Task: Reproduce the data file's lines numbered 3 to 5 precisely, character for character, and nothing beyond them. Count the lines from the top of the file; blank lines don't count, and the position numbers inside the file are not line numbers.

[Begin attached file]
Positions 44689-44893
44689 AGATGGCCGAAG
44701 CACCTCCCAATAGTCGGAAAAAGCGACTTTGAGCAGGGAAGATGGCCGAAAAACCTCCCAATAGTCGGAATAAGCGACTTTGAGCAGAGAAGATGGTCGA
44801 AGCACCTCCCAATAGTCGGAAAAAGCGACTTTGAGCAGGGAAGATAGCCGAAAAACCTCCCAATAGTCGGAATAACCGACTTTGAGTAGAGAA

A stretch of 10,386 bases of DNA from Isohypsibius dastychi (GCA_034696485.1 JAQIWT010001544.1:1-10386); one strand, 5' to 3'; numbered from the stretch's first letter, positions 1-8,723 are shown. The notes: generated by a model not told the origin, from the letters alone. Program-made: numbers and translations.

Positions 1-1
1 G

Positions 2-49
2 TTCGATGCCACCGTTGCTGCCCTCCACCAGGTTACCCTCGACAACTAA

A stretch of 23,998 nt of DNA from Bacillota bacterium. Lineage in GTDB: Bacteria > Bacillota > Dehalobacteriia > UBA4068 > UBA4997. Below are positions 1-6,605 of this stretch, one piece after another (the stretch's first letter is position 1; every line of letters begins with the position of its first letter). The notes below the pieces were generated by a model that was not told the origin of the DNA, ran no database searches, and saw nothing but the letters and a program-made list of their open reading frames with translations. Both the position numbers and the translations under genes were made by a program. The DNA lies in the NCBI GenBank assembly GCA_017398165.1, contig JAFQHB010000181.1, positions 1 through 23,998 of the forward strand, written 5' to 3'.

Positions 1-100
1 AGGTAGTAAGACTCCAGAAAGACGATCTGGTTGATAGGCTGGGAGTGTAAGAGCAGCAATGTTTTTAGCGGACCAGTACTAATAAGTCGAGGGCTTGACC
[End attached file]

44701 CACCTCCCAATAGTCGGAAAAAGCGACTTTGAGCAGGGAAGATGGCCGAAAAACCTCCCAATAGTCGGAATAAGCGACTTTGAGCAGAGAAGATGGTCGA
44801 AGCACCTCCCAATAGTCGGAAAAAGCGACTTTGAGCAGGGAAGATAGCCGAAAAACCTCCCAATAGTCGGAATAACCGACTTTGAGTAGAGAA

A stretch of 10,386 bases of DNA from Isohypsibius dastychi (GCA_034696485.1 JAQIWT010001544.1:1-10386); one strand, 5' to 3'; numbered from the stretch's first letter, positions 1-8,723 are shown. The notes: generated by a model not told the origin, from the letters alone. Program-made: numbers and translations.